In his run on Doom Patrol, Scottish comics writer Grant Morrison made a monstrous figure with the same name one of the superpowered "alters" of his character Crazy Jane, who suffers from multiple personality disorder. This version of Black Annis is a blue-skinned, red-eyed, psychopath with sharp iron claws growing out of her knuckles.

Black Annis made a brief appearance in the short story "London Falling", which was published in the comic book 2000AD. The character also appeared briefly in the Dark Horse Comics series Hellboy: The Wild Hunt. The battle between her and Hellboy is recounted in a single panel in the fourth issue.

"Black Annis" is also the name of a song by Antje Duvekot; it appears on her 2002 debut album, Peppermints, with a live performance version appearing as a hidden track at the end of the song "Soma" on her 2008 album Snapshots (the Irish-American band Solas covered the song on their 2002 album The Edge of Silence). A different song of the same name, by Spiral Dance, is about Black Annis being misunderstood as an evil witch.

In the Dungeons & Dragons role playing game the annis hag is a powerful monstrous humanoid with blue skin, iron claws and the ability to disguise itself with magic.

A boogeyman creature, quite similar to Black Annis, is mentioned in the stealth-action game "Thief: Deadly Shadows". Some of the minor characters spread rumors about a bent cannibal hag, snatching children and flaying them.

Black Annis is mentioned briefly in Michael Scott's novel The Alchemyst and its sequel, The Magician. She is said to be a vile and dark creature, and even thinking about her can cause madness.

Black Annis is mentioned as one of the Wych-kin in Chris Wooding's The Haunting of Alaizabel Cray, and is initially suggested to be Stitch-Face's mother.

Black Annis is mentioned in Derek Landy's Skulduggery Pleasant short story The Slightly Ignominious End to The Legend Of Black Annis and features more extensively in the short novel Tanith Low in The Maleficent Seven set in the Skulduggery Pleasant universe.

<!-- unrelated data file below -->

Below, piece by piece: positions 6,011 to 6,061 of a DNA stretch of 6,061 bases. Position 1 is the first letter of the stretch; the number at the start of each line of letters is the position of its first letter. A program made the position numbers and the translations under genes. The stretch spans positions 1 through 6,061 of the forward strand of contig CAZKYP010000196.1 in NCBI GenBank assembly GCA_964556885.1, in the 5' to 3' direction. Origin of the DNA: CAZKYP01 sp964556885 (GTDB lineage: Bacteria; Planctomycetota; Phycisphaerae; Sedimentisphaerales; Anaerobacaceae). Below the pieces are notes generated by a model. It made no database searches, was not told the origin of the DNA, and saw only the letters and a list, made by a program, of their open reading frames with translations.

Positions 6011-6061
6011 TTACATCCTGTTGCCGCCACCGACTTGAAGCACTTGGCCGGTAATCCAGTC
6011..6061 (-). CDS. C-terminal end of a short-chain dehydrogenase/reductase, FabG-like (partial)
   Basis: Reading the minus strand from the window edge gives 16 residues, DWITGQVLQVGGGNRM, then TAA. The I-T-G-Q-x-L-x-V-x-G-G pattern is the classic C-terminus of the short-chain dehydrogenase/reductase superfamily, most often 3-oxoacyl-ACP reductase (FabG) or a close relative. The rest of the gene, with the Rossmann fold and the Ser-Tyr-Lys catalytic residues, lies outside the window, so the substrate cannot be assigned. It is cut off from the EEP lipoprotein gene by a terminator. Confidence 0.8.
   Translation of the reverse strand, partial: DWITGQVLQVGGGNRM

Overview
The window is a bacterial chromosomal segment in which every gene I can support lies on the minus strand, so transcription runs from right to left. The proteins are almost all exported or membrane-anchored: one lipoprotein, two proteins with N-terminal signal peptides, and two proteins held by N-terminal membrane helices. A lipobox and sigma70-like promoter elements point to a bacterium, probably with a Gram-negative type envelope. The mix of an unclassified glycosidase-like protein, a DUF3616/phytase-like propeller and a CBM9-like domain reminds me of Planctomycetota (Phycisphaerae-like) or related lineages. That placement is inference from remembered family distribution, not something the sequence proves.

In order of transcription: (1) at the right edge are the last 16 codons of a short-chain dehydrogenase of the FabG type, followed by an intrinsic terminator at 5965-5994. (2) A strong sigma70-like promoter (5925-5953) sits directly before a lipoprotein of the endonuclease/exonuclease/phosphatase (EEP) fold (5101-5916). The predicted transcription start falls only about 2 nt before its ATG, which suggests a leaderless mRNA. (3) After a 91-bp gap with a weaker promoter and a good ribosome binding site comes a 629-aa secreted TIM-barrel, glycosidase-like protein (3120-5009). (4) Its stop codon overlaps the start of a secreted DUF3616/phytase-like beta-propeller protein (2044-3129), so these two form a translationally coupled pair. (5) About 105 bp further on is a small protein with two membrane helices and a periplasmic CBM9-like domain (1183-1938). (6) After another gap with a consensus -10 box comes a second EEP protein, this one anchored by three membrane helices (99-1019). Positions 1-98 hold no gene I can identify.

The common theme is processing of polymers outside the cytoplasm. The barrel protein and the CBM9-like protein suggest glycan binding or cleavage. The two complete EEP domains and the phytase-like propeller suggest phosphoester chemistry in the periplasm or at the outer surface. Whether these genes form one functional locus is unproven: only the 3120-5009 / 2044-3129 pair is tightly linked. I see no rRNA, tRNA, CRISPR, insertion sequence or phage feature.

Variations on the name are often used for witch or magic-related characters, such as DC Comics' Black Alice or the Discworld universe's Black Aliss.

J.K. Rowling wrote the newsletters for the Harry Potter Fan Club in 1998 and 1999, depicting excerpts from issues of the in-universe wizarding newspaper The Daily Prophet. In one such issue, there is a letter to the editor written by an Annis Black complaining about the newspaper's portrayal of Hags as flesh-eating monsters. Annis Black then goes on to offer her babysitting services in her cave in Deadmarsh.

Black Annis is mentioned several times in Laini Taylor's Faeries of Dreamdark series

References[edit]

  1. ^ Briggs, Katharine Mary (1976) An Encyclopedia of Fairies, Pantheon Books, ISBN 978-0-394-73467-5, p.24
  2. ^ a b c d Alexander, Marc (2002) A Companion to the Folklore, Myths & Customs of Britain, BCA, p.23
  3. ^ a b c d MacKenzie, Donald A. (1917) Myths of Crete and Pre-Hellenic Europe, Kessinger, pp. 111–122
  4. ^ Black Annis – leicester legend or Widespread Myths
  5. ^ a b Turner, Patricia & Coulter, Charles Russell (2001) Dictionary of Ancient Deities, Oxford University Press, ISBN 978-0-19-514504-5, p.102
  6. ^ Spence, Lewis (1972) The Minor Traditions of British Mythology, Ayer, ISBN 978-0-405-08989-3, p.29
  7. ^ a b c Hutton, Ronald (2001) The Triumph of the Moon: A History of Modern Pagan Witchcraft, Oxford University Press, ISBN 978-0-19-285449-0, pp. 274–275
  8. ^ BBC – h2g2 – Black Annis – Legend of Leicester

She also appears in John Coyne's "Hobgoblin" (1981) under that name, ascribed to Irish mythology. She also is a main protagonist in Derek Landy's The Maleficent Seven

External links[edit]